Key oil freight rates from the Middle East to Asia rocketed as much as 28percent on Friday in a global oil shipping market spooked by United States sanctions on units of Chinese giant COSCO for alleged involvement in ferrying crude out of Iran.
In what the State Department called “one of the largest sanctions actions the U.S. has taken” since curbs were re-imposed on Iran in November last year, two units of COSCO were named alongside other companies in claims of involvement in sanctions-busting shipments of Iranian oil.
The surprise move, affecting one of the world’s largest energy shippers, operating more than 50 supertankers, comes as President Donald Trump seeks to exert maximum pressure on Iran to drop nuclear programs.
As some Asian oil buyers rushed to the shipping market to secure vessels, rates for chartering supertankers, or Very Large Crude Carriers (VLCCs), to load crude oil from the Middle East to north Asia in October surged nearly 19% overnight to about 75-76 points on Worldscale, an industry tool used to calculate freight charges, shipping and industry sources said.
That means an increase of about $600,000 for each ship, a Singapore-based crude oil trader said.
The rates for loading Middle East crude to west coast India in the second week of October jumped 28% to 80-92.5 points after Reliance Industries Ltd booked two supertankers overnight, industry sources said.
But there was also uncertainty over how widely the sanctions on the COSCO units - COSCO Shipping Tanker (Dalian) Co, Ltd and its subsidiary COSCO Shipping Tanker (Dalian) Seaman & Ship Management Co, Ltd - will be implemented. Industry sources said some oil buyers were holding off hiring COSCO tankers while they check with legal teams to better understand the impact of the sanctions.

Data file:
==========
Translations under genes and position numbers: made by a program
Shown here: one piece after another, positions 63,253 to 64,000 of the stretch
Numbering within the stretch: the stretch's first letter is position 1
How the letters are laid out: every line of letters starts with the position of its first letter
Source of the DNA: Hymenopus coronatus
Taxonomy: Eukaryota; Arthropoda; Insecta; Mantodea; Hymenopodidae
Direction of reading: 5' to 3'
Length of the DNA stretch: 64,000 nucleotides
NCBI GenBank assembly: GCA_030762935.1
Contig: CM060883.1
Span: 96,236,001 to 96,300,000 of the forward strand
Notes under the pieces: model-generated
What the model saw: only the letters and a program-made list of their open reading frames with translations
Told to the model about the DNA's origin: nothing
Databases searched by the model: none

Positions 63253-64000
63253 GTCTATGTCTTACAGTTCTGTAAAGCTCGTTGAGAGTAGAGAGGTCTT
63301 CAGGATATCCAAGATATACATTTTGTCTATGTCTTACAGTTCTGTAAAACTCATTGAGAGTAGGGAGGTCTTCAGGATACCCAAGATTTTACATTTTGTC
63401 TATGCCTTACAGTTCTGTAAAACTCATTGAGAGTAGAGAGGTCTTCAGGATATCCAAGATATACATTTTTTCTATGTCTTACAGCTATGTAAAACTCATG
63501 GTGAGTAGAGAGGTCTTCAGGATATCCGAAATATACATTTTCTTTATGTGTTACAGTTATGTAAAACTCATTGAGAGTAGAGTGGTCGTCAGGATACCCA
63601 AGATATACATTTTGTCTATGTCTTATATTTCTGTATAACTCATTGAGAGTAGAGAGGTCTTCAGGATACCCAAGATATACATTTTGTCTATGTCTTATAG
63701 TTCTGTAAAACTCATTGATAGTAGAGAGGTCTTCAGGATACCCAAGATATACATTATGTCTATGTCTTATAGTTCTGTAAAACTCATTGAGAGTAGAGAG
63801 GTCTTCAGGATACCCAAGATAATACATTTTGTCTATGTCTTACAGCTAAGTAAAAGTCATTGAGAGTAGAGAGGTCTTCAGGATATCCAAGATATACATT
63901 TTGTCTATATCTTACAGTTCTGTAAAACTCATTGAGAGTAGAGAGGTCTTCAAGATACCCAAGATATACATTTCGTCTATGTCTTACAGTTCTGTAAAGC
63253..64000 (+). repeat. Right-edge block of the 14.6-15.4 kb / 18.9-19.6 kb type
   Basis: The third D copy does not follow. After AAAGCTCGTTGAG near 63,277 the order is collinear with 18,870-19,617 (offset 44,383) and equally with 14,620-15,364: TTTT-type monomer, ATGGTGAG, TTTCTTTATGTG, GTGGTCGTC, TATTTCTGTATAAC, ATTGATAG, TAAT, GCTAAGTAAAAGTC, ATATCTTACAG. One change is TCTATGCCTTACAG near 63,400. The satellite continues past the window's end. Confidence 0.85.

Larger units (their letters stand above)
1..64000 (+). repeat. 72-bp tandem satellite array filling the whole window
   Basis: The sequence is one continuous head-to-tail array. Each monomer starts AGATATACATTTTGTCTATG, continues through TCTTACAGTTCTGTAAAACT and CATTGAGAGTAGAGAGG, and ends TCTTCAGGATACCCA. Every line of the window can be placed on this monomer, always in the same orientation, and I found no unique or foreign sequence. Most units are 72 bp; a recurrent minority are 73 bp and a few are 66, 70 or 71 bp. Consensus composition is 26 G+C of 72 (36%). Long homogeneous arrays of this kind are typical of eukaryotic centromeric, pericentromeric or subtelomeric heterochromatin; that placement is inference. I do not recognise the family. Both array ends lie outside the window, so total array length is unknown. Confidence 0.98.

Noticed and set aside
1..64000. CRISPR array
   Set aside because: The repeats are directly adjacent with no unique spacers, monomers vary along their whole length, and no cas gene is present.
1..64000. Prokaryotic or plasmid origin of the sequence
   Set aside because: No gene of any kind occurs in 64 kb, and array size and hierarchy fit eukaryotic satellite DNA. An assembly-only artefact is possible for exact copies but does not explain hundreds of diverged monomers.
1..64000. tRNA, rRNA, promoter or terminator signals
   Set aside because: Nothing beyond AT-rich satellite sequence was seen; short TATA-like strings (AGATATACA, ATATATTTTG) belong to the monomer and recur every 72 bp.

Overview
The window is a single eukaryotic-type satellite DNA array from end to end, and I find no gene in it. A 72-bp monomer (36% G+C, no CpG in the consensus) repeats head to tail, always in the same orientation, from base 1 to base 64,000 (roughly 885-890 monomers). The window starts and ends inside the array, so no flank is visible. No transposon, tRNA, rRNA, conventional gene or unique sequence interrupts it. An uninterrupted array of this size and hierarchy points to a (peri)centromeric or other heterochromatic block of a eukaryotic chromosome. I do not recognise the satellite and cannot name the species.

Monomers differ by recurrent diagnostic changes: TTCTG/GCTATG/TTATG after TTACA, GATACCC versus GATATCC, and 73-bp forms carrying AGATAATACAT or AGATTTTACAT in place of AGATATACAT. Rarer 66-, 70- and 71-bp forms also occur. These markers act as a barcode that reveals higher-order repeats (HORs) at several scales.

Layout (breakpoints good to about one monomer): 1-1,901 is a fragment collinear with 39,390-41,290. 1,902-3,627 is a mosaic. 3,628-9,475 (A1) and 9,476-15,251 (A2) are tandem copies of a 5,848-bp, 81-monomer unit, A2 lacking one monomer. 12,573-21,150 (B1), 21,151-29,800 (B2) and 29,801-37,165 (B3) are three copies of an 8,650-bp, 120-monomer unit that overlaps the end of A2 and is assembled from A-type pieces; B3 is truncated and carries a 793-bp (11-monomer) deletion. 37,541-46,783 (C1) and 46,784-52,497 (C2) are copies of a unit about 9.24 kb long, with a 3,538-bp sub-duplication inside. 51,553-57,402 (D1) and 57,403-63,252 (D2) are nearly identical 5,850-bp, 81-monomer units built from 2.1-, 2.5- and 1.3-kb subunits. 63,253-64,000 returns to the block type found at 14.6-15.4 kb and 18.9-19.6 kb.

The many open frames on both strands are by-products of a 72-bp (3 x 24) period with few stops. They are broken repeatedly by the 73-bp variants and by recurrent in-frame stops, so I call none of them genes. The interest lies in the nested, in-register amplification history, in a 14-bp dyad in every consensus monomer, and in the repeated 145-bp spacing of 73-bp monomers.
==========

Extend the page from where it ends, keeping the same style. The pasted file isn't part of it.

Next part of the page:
“The market is fearful of sanctions so refiners are taking some preventive measures. We’ll have to see how widely implemented the sanctions will be,” said KY Lin, spokesman for Taiwanese refiner Formosa Petrochemical, a major crude oil buyer in Asia.
Friday’s jolt left shipping rates springing back to levels not seen since mid-September drone and missile strikes on key Saudi Arabian oil production facilities roiled global markets. The COSCO vessels are equal to about 7.5% of the world’s fleet of supertankers, according to Refinitiv data.
“Charterers are in trouble,” a North Asian shipbroker said, declining to be named citing company policy. “It was terrible news for every one of us with the Saudi drone attack, and now the market has to deal with U.S. sanctions on COSCO.”
“Good news for owners, good time for them to earn money,” the broker said.
While diplomatic tensions between the United States and Iran remain high, a British-flagged tanker that had been detained by Iran in the Strait of Hormuz on Friday left Bandar Abbas port heading for international waters.